• In February this year the Hollywood Presbyterian Medical Centre paid nearly $17 000 after its network was disabled by ransomware.
  • The Methodist hospital in Henderson, Kentucky, USA hit by the 'Locky' strain of ransomware in March. They also paid around $17 000 in ransom.
  • Chino Valley Medical Center in Chino, California and Desert Valley Hospital in Victorville had to shutdown systems to root out ransomware in March.
  • In April an American public utility - Lansing Board of Water and Light (like Joburg Power and Joburg Water as a single company) was hit by ransomware - they did not say whether they paid the ransom or not.
  • In May Kansas Heart Hospital in Wichita, Kansas, USA paid the ransom demanded ($1 600) but the hackers only gave them partial access to the data and demanded more money to restore full access.
  • Also in May the University of Calgary in Alberta, Canada paid $20 000 ransom after files - and their e-mail system - were encrypted by ransomware.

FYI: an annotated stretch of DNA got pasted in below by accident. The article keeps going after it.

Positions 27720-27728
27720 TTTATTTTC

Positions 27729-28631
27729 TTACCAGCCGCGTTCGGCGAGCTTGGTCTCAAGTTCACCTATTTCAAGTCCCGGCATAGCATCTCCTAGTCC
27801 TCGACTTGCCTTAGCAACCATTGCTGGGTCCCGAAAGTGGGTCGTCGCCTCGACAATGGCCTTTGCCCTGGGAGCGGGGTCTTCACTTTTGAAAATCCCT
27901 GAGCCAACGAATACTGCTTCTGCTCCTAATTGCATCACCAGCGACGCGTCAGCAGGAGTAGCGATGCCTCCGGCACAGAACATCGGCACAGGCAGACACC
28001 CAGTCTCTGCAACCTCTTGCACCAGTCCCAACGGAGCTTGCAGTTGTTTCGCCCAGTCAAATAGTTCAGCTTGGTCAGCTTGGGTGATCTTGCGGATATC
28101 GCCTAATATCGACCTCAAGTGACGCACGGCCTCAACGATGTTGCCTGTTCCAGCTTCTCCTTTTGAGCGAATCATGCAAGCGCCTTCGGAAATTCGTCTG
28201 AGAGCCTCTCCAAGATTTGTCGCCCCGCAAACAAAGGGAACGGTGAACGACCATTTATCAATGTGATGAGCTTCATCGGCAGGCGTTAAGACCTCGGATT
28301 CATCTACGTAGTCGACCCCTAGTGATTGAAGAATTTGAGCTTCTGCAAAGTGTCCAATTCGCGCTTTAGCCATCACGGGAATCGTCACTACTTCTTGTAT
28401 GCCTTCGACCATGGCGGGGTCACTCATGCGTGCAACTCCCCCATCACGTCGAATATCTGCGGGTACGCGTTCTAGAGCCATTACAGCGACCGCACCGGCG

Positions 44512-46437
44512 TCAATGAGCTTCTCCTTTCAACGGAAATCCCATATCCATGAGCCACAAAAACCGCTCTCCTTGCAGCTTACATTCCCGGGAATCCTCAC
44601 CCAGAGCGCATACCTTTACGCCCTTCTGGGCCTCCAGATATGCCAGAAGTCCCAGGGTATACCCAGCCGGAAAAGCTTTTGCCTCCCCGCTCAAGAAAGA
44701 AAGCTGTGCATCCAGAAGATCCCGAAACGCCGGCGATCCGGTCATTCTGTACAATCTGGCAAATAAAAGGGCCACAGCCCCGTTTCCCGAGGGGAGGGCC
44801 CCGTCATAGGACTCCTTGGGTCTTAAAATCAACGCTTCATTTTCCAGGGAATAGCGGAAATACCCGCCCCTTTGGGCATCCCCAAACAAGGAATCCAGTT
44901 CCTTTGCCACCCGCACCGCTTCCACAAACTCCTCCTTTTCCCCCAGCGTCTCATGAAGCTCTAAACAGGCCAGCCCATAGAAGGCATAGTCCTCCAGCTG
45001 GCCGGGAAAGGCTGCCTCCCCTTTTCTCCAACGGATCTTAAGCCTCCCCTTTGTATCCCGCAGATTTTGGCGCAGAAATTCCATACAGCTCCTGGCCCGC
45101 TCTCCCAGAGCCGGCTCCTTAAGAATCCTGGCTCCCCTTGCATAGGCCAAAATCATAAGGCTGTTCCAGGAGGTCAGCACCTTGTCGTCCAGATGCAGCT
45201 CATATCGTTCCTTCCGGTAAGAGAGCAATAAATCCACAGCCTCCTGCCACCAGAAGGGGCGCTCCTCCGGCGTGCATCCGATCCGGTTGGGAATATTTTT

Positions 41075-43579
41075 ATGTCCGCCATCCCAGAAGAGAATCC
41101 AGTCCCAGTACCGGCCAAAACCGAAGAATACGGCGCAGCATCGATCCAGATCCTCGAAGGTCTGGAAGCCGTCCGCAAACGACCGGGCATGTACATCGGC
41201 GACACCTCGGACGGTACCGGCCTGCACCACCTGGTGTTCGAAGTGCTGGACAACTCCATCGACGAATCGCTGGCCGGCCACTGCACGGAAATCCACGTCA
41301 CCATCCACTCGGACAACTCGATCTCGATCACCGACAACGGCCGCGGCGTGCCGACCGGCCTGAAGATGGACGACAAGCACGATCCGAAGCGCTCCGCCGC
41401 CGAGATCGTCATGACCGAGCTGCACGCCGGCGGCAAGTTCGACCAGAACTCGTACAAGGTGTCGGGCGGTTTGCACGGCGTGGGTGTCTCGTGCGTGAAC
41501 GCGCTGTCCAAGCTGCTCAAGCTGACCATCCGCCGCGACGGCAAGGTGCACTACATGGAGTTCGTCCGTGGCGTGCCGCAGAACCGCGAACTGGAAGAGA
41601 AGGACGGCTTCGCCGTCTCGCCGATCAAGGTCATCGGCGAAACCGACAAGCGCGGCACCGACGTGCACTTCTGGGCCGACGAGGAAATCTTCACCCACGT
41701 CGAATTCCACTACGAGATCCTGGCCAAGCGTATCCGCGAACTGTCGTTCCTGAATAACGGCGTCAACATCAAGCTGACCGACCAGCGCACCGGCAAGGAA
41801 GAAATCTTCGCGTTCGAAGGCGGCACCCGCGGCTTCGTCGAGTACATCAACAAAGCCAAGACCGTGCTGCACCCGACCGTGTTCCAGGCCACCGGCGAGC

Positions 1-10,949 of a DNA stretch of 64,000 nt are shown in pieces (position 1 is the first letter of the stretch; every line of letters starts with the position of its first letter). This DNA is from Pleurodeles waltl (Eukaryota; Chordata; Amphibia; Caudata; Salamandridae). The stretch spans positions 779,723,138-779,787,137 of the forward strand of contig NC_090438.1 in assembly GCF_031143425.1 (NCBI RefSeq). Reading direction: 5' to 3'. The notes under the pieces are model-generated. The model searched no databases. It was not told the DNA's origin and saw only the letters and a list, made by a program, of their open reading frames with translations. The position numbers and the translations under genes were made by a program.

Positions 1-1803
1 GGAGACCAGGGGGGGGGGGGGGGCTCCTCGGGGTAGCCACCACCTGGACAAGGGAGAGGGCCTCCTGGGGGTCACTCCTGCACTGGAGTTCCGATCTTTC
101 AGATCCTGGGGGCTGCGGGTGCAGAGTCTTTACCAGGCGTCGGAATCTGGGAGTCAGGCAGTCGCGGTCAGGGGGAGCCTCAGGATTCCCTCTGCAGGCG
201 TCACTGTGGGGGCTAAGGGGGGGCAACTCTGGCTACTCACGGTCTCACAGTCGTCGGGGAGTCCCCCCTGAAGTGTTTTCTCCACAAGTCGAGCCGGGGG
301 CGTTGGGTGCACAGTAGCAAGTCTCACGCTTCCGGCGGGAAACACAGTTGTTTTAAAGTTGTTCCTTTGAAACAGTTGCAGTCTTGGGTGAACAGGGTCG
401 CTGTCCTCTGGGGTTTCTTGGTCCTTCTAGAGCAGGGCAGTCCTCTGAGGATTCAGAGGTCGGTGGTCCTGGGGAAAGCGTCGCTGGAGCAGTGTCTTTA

There are likely to be many more unreported incidences of large corporates being hit by ransomware, not to mention individuals (who typically get asked for much smaller ransoms of $200 - $300).

How does ransomware get onto your computer?

All the usual ways -

  • Phishing & spear phishing e-mails. This includes e-mails with MS Word document attachments that contain Macros which download and install ransomware.
  • Links in posts on Facebook, Twitter, IM, etc. that lead to malicious web sites.
  • Visiting unsafe, suspicious or fake web sites.
  • Fake / infected torrents.

Read more:

  • The Hacker News collects a whole lot of articles about ransomware in one place.